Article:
In January 2023, the National Police Chiefs’ Council (NPCC) contacted all forces and asked them to prepare their HR data so all officers, staff and volunteers could be checked against the Police National Database to ensure they were suitable to serve.
In total, 307,452 people’s records were checked, including more than 7,000 people either employed or volunteering for Avon and Somerset Police.
Superintendent Mark Edgington, head of our Professional Standards Department, said: “This exercise is considered to be the largest integrity screening project undertaken in policing.
“Public trust and confidence in policing is crucial. The only way this can be done is by being open, transparent and welcoming scrutiny.
“The overwhelming majority of our officers, staff and volunteers working across Avon and Somerset are professional, dedicated individuals who act with integrity. Every day they help to save lives, put dangerous offenders behind bars and work hard to keep their communities safe.”
If a new case was found during the data wash and deemed necessary to refer to an appropriate authority for review, it was then dealt with through one of five categories.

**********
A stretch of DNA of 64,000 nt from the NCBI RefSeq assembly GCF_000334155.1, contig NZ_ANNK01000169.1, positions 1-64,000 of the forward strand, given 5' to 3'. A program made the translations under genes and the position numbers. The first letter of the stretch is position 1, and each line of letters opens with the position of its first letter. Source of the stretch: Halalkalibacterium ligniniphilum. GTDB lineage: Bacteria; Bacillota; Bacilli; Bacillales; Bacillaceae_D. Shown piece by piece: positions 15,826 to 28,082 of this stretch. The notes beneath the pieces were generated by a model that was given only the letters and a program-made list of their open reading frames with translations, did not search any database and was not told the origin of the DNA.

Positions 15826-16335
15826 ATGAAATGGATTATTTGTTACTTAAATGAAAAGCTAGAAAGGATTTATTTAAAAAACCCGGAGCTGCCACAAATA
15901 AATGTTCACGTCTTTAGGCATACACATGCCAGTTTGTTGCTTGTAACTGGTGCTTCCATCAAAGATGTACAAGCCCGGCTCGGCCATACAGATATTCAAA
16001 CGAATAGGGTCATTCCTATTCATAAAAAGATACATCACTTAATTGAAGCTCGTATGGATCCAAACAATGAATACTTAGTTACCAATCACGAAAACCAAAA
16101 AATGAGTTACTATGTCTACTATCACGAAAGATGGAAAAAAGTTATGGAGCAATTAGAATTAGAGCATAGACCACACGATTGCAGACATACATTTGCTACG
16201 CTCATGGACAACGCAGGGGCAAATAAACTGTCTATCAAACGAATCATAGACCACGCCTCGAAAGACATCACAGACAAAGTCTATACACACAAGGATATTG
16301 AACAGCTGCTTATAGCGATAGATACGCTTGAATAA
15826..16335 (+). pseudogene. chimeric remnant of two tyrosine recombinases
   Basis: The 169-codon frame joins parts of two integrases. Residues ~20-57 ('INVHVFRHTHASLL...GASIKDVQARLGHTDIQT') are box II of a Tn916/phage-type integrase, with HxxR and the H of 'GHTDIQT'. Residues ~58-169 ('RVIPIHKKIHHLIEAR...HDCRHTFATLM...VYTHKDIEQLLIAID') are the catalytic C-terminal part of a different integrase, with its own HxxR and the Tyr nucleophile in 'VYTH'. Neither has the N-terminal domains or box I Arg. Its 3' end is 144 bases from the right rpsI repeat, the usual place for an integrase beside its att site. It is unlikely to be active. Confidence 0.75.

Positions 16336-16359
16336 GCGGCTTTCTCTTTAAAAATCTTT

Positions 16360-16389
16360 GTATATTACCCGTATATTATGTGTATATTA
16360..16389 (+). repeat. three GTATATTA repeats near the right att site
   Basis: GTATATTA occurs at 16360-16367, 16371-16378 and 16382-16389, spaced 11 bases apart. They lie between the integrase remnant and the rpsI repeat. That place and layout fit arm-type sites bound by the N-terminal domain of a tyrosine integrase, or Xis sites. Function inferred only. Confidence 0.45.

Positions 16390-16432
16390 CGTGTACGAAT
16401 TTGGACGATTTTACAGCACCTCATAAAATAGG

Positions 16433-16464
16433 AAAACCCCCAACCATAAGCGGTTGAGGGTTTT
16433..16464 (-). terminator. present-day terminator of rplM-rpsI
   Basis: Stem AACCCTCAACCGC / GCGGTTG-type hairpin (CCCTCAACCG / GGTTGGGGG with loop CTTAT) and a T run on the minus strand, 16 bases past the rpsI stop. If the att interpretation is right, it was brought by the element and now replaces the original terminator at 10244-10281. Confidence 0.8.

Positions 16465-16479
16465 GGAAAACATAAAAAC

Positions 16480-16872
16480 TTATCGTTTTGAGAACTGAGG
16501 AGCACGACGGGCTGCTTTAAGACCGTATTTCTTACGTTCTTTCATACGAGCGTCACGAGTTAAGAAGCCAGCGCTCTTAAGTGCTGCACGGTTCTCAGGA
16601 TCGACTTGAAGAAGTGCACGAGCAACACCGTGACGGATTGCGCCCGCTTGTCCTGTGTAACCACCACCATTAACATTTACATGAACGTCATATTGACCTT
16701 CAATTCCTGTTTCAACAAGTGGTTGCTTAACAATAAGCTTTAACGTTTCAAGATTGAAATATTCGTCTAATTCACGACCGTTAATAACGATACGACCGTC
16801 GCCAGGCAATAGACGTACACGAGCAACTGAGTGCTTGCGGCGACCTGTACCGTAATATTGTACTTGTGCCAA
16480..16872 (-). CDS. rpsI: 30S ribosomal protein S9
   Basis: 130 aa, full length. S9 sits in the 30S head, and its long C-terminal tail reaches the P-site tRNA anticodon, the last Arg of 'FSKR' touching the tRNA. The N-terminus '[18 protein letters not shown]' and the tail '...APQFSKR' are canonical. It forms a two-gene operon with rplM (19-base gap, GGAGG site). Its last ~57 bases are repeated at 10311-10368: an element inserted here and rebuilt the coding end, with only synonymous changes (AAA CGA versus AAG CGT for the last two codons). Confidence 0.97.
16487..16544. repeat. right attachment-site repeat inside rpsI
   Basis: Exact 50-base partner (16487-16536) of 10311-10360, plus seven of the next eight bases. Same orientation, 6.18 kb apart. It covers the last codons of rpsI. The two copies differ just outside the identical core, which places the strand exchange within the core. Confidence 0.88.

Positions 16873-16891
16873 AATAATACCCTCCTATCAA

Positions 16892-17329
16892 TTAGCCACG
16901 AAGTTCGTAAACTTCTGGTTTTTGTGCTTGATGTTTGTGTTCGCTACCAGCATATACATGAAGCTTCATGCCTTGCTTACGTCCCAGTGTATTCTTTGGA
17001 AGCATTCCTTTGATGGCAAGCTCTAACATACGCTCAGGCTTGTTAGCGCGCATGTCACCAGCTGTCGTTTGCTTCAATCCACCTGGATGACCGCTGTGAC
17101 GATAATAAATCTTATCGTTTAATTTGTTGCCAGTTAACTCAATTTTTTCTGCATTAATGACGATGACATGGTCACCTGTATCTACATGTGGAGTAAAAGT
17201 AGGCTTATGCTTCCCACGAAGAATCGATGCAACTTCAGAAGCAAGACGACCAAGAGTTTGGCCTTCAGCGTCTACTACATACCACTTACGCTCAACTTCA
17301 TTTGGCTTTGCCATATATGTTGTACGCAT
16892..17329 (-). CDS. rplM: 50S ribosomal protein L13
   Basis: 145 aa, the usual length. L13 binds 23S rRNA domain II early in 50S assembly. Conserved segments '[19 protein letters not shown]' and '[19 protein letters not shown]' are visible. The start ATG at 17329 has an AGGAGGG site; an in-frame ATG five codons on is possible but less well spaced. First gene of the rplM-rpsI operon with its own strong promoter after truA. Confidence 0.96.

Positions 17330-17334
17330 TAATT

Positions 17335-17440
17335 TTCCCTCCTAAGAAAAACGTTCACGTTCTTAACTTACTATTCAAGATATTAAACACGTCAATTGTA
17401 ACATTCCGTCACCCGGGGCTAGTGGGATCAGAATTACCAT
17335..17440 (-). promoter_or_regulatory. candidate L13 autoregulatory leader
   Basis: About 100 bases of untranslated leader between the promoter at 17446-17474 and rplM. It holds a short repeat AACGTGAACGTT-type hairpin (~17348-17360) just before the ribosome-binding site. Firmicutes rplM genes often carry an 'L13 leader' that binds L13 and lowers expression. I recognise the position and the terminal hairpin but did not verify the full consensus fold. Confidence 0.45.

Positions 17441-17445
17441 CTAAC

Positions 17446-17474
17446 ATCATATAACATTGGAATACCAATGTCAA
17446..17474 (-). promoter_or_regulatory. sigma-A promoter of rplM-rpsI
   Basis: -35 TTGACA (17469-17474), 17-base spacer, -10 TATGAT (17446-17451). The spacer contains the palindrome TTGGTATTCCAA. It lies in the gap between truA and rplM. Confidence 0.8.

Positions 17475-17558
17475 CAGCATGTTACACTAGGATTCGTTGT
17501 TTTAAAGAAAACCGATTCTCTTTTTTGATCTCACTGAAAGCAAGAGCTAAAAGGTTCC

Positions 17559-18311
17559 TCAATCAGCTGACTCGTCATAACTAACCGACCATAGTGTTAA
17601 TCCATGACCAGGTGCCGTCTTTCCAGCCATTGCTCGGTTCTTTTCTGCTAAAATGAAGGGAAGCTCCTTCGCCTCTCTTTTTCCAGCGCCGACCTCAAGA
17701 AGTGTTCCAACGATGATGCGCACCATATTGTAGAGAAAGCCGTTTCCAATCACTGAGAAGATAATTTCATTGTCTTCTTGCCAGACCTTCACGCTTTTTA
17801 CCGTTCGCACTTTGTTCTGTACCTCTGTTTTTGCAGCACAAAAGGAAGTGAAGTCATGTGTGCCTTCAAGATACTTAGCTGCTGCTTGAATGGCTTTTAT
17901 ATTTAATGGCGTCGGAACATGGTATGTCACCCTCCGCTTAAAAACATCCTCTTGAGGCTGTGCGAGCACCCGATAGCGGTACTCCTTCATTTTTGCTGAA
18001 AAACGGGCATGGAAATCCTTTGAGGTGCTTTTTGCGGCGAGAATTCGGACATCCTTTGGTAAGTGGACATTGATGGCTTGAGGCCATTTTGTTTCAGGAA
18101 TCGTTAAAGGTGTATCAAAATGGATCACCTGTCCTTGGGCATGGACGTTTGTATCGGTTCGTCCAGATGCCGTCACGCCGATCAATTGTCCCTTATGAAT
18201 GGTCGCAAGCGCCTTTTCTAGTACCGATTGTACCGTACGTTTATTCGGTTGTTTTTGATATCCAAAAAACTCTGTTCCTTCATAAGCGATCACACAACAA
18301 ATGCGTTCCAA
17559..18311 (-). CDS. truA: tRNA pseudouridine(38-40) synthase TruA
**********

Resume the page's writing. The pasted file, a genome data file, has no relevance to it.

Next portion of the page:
Our figures were as follows:
* Criminal investigation – 0
* Disciplinary investigation (possible misconduct) – 6 (one officer, and five staff)
* Vetting clearance review – 12 (eight officers, and four staff)
* Management intervention or other action – 0
* No further action – 7 (two officers, and five staff).
Supt Edgington continued: “The public should take confidence from these findings. All new recruits and employees must be vetted prior to joining the police and it is clear from the data that as of 2023 our vetting system is robust to ensure only those people who uphold the highest of standards are recruited by Avon and Somerset Police.
“This review has found only a small number of new cases which were thought may require a disciplinary investigation and pleasingly none triggering a criminal investigation.
“We cannot be complacent though. Those six new matters that were initially considered to be potentially worthy of disciplinary action have been taken very seriously. Three of those upon review have been filed with no disciplinary proceedings necessary, while the other three are still to be finalised.
“We recognise vetting of people before they join the service is only one tool in ensuring our employees meet high standards day in, day out. Through regular training, internal campaigns and briefings, our Professional Standards Department makes clear to all who serve in Avon and Somerset Police what we, and importantly the public, expect from them and how they can report any conduct issues, whether that is in person or anonymously.
“We are totally committed to rooting out anyone whose standards fall below what is expected to serve in the police.”